Surender Arya, a progressive farmer from Hisar, says farmers use pesticides by imitating their peers without any recommendation from experts. “My cousin resorts to five sprays of pesticide on cotton. I have not used any spray and still got 12-quintal produce on one acre; he spent Rs 4,000 and got a yield of around 10 quintals. But he is still not ready to stop spraying the fields due to apprehension of a pest attack,” he says, adding that even pesticide firm dealers advise farmers to spray NPK (nitrogen, phosphorus and potassium) by mixing with the pesticide. “I tell my cousin that this method serves no purpose as the pesticide neutralises the positive effect of NPK on soil, but he is not ready to listen.”
Bhoop Singh, a farmer of Daulatpur village, says they have no option but to depend on the recommendation of pesticide dealers. “I spent around Rs 4,000 on my cotton field. I want to recover the input cost at least. The scare of the whitefly and other pests forces me to use the spray,” he says, adding that there is nobody from the Agriculture Department to explain pest control to them.
There have been frequent instances wherein farmers died after inhaling the poisonous pesticide during spraying as they were unaware of the proper technique and used an overdose. “A farmer from Dhanana village in Bhiwani, Jai Kumar, died while spraying pesticide in his cotton field last year. His is not a solitary case as such reports continues to trickle in from villages, especially during the kharif season,” says Dr Ramkumar.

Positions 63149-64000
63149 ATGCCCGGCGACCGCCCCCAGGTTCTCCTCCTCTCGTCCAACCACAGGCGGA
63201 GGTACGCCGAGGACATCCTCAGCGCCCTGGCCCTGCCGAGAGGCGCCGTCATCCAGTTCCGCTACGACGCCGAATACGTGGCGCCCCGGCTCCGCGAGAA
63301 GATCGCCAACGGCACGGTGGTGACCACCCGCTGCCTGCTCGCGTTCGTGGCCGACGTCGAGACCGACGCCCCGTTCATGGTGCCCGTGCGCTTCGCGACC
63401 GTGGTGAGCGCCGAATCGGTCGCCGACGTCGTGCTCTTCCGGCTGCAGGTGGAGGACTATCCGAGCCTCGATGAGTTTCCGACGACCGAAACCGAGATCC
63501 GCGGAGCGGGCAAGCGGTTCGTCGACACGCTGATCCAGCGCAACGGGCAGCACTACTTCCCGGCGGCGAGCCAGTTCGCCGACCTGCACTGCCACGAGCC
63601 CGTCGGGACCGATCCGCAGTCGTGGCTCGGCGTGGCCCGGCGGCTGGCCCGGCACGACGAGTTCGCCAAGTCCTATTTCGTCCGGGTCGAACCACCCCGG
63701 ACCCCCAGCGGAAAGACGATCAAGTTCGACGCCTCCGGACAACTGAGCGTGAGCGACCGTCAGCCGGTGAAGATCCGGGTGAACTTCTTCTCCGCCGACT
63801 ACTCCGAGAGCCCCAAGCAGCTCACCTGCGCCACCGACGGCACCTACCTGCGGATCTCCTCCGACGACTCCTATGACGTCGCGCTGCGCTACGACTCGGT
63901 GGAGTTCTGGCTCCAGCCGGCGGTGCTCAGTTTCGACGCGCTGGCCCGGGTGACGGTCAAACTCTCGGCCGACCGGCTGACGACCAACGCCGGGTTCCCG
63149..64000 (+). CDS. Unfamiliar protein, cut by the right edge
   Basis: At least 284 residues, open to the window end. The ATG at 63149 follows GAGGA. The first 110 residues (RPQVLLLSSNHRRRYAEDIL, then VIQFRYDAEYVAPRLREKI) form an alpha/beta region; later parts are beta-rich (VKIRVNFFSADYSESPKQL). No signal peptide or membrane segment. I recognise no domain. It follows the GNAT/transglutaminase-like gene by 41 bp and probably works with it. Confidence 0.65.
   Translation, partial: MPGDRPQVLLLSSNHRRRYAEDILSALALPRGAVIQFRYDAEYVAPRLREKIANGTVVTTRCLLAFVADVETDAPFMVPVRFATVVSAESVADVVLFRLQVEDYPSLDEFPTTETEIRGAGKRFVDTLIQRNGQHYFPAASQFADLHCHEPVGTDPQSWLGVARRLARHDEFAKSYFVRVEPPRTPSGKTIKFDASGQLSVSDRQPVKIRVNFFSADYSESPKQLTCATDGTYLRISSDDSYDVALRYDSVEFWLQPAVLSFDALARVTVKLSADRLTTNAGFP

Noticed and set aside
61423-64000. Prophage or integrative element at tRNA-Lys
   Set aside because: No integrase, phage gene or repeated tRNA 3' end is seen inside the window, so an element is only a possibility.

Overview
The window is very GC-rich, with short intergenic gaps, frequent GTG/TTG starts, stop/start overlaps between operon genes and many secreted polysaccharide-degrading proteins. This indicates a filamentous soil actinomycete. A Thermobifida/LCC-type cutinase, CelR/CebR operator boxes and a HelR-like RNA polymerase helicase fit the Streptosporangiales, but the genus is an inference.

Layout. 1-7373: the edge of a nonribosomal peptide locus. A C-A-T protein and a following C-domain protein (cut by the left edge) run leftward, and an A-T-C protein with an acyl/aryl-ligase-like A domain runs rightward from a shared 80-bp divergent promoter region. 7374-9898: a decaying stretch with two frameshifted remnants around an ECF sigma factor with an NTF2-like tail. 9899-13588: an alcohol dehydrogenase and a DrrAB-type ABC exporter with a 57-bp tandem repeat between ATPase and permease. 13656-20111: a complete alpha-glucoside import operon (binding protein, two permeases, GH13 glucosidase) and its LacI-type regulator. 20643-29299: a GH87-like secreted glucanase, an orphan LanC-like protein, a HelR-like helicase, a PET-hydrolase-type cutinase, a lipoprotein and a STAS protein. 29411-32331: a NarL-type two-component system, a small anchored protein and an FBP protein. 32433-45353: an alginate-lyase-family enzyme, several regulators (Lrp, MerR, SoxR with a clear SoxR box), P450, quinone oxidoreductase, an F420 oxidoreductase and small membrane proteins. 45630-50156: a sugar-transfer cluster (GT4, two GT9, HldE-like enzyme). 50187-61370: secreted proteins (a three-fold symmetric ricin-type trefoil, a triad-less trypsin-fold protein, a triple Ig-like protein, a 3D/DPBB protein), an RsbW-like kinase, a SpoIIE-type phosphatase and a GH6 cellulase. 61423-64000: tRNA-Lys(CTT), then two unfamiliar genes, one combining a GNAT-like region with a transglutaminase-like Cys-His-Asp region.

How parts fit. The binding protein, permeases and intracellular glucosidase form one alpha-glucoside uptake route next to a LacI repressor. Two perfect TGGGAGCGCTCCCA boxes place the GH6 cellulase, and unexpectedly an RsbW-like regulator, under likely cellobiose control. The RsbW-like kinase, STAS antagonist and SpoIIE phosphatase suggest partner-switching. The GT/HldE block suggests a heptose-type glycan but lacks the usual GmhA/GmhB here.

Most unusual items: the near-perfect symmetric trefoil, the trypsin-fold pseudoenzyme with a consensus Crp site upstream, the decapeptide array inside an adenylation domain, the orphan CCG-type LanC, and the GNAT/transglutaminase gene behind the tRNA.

However, there is a section of farmers that has been campaigning for making crops pesticide-free in the region. Started in Jind’s Nidana and Lalitkhera villages, this campaign has spread to several parts of Haryana and Punjab. These farmers say there are innumerable crop-friendly insects which get killed due to pesticide and weedicide spray in the fields. “We are destroying the insects which are helpful for the crops in the process of saving the crops from a pest attack. This is a bad bargain for the farmers,” says Ranbir Singh, a trainer at the Mitra Keet training campaign in Jind. He has identified many farm-friendly species, including praying mantis, lady beetle, ground beetle, heteroptera, jassid, wasp, hoverfly, robber fly, dragon fly, tiger beetle etc. He said the uncontrolled use of pesticides was killing these insects. “They protect our crops from the harmful insects. We have vowed to protect these creatures by shunning pesticides which kill friendly insects along with the harmful ones,” says Geeta, a farmer from Nidana village. Dr Surender Dalal, an agriculture scientist, says they hold weekly pathshala for farmers to educate them about the insects.
“Pesticides can be used only when the pest attack crosses the economical threshold (a term referring to the stage of the attack). But before that, the attack is controlled naturally by parasites. The use of pesticides must be judicious or else the farm-friendly insects would also bear the brunt,” says an HAU expert.